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Pretend You’re Actually Alive Photographs by Leigh Ledare.
PPP Editions, New York, 2008.
color and black & white illustrations throughout, 8¼x10¾”.



This is the first book by Leigh Ledare a recent graduate of Columbia University. It is an intimate look at his mother, and their sometimes oddly close relationship. Included are personal writings by Ledare…interesting, yet sometimes skanky photographs documenting their artistic collaboration. Ledare employs a raw, intimate, “snapshot” aesthetic placing him into the lineage of Nan Goldin and Jim Goldberg. He knows how to manipulate this genre, and does not fall into the trappings, which many young photographers who dabble in this lineage tend to do. Ledare’s work feels indulgent, but more performance based when compared to his peers. The book feels very personal, and you inevitably feel like a creep probing through someone’s dirty undies.

The design of the book has the look and feel of Raised by Wolves, but the spine doesn’t break as soon as it’s opened. It is also housed in a graphic slipcase, which does not give any signs of the intimacy within.

Regardless of your moral compass, this is an interesting book with strong design. Add it to your collection before it is out of print, and out of your price range. -PIP



Composed in its entirety of photographs, written anecdotes and ephemera, Leigh Ledare’s first book, Pretend You’re Actually Alive, is a searingly intimate investigation of the artist’s relationship with his mother, a once-promising prodigy ballerina.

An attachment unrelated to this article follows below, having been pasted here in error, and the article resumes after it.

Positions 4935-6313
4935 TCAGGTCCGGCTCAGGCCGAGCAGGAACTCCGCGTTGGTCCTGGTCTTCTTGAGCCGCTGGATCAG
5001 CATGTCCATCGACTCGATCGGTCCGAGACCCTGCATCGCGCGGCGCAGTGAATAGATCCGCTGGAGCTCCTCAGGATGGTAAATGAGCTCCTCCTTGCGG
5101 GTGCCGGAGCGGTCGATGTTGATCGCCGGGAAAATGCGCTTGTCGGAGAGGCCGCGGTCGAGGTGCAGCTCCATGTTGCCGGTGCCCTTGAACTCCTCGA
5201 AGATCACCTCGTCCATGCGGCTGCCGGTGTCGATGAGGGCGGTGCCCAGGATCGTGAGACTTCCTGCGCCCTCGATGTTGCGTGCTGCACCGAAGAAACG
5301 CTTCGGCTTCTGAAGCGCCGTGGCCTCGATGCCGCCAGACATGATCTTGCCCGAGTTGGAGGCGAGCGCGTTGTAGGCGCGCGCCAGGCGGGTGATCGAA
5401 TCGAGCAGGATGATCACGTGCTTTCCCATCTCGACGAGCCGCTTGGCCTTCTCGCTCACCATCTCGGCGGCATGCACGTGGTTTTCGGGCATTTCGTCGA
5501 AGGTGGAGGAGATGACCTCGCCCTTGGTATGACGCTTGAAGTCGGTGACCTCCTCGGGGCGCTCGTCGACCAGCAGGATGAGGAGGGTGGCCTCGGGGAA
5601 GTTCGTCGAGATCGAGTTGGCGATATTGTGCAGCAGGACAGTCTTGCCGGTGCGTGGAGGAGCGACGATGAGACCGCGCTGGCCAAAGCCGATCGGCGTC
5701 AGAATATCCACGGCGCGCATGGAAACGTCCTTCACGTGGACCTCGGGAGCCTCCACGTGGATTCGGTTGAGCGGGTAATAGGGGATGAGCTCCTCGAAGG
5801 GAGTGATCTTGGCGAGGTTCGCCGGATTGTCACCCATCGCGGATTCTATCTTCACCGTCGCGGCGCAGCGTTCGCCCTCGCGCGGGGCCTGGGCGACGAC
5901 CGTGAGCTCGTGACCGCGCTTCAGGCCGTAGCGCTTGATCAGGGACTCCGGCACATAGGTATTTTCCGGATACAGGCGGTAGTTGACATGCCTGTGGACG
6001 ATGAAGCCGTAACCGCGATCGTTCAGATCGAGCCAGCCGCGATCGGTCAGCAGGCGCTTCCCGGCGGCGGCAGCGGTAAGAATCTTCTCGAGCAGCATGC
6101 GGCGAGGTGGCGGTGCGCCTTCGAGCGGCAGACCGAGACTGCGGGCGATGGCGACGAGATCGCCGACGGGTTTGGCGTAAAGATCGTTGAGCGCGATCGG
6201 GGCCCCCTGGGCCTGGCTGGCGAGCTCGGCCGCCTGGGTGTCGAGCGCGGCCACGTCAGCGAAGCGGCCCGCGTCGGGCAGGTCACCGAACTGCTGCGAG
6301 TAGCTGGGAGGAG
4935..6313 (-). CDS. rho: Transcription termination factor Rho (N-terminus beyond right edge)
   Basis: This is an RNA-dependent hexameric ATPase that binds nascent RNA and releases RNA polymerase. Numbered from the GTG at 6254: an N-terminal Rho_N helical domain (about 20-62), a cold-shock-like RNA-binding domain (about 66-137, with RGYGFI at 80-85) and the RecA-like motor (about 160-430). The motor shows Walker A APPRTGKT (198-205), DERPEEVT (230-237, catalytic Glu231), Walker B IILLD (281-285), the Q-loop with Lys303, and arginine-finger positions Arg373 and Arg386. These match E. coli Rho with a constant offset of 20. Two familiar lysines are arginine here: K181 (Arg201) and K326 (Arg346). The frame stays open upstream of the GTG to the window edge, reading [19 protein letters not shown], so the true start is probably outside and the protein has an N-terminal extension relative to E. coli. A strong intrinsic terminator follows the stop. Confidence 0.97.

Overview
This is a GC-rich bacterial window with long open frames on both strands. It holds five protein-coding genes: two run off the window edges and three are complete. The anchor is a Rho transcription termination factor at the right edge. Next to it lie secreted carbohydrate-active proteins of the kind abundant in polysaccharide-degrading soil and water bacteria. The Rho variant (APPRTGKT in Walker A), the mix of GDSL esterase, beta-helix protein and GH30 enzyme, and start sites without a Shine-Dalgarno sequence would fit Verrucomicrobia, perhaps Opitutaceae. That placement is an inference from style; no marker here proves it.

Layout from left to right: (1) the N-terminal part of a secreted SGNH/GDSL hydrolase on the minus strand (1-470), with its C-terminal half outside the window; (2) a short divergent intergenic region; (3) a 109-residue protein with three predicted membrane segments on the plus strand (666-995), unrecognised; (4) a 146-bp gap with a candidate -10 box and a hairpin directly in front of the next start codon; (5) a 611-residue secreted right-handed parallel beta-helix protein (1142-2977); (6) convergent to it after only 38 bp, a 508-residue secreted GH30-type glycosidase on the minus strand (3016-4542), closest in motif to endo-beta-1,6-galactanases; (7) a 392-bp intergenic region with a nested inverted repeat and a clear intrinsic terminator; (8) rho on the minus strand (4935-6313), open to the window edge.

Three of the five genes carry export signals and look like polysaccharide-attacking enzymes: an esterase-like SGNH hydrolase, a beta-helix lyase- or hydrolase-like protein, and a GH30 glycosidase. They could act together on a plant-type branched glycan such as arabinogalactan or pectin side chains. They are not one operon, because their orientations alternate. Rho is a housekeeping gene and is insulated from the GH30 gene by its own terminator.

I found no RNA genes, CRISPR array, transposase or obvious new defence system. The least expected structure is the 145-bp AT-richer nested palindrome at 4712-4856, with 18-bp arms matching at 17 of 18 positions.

Both a revealing family album, and an unfolding of the relationship between Ledare and his muse/mother, Ledare’s photography and video work involves creating strategies to navigate the themes embodied within this extraordinarily complex relationship. Pretend You’re Actually Alive can be viewed as an archive of a mother and son’s shared, private moments amidst the desperate attempts to renew her identity as a dancer - this ­time working as a stripper in a club beside her parents’ apartment. Pretend You’re Actually Alive is also a mapping of Ledare’s mother’s efforts to commodify herself –initially through her precocious childhood talent, later through her overt sexuality, and eventually through the portrayal of herself as an archetypal victim – in efforts to find companionship, attention, financial security, and a benefactor before her youthful, marketable currencies expire.

Pretend You’re Actually Alive is foundational to Ledare’s continuing investigations around portraiture, issues of authorship, collaboration, performance, authenticity, and an ongoing inquiry into the ways in which personal boundaries complicate subjectivity. -PPP Editions

Pretend You’re Actually Alive is published in an edition of 1000 slipcased copies.



Pretend You’re Actually Alive is available at Amazon